The absence of a beefy power supply can produce a low wattage amp becomes useful and where it can potentially outperform an amp with a beefy power supply and higher rated power.

The absence of a beefy power supply gives you an amp that produces less power on the test bench where it is tested with steady pure tones, and that gives the appearance of low wattage.

I don't follow, especially the top one. Could you elaborate more on what you meant as the way you described it doesn't make sense to me. Thanks.

I build a power amp with a weak power supply - plenty of voltage but limited current capacity. It has poor regulation.

If I test this power amp with pure sine waves, the power supply's poor regulation means that its output voltage drops quite a bit in a steady-state test and its maximum power output on the test bench is poor.

If I test this power amp with music, the power supply's poor regulation is not stressed , and its maximum output voltage does not drop appreciably.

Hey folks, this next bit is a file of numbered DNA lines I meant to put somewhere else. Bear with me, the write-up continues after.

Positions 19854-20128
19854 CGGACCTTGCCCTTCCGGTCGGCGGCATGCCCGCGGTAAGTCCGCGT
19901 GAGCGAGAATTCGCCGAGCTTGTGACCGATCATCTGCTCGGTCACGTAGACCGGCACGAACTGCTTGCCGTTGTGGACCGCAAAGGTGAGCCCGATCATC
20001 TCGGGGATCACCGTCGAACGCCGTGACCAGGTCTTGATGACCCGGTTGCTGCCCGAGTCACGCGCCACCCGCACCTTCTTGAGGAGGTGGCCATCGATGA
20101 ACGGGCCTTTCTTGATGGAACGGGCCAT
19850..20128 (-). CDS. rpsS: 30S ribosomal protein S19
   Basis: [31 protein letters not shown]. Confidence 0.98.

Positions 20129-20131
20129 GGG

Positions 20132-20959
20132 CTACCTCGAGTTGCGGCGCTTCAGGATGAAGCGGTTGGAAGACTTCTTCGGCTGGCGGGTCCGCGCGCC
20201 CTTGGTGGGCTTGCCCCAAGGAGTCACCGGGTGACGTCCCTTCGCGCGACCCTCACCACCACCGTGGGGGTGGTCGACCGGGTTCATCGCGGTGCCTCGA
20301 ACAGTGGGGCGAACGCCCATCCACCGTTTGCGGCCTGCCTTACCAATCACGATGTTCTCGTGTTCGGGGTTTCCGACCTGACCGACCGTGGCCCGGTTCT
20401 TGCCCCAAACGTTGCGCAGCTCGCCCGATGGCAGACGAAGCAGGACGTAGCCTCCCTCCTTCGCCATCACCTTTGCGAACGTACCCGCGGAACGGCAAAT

A power amp with a beefier power supply might have good current reserves and better regulation, but its maximum output voltage may be less.

The bottom line is that good engineers built equipment that provides the desired service. If you define the desired service as producing steady sine waves then you build the amplifier a certain way and along the way it can become suboptimal for other kinds of service such as music. Correspondingly, if you define the desired service as producing music, then you build the amplifier some other way.
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post #215 of 227 Old 07-23-2013, 12:33 AM
 
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Can someone please double check this amplifier power calculator for me. It seems like a lot more power is required to hit a given SPL than I thought.

http://www.crownaudio.com/elect-pwr-req.htm

Do the figures include room gain?
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post #216 of 227 Old 07-23-2013, 07:50 AM
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Ollie, it doesn't appear so, seems more for free space or large venues. Try this one, which does allow for room gain, and seems to track actual measurements I've made fairly closely.
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post #217 of 227 Old 07-23-2013, 08:05 AM
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Originally Posted by Wayne Highwood View Post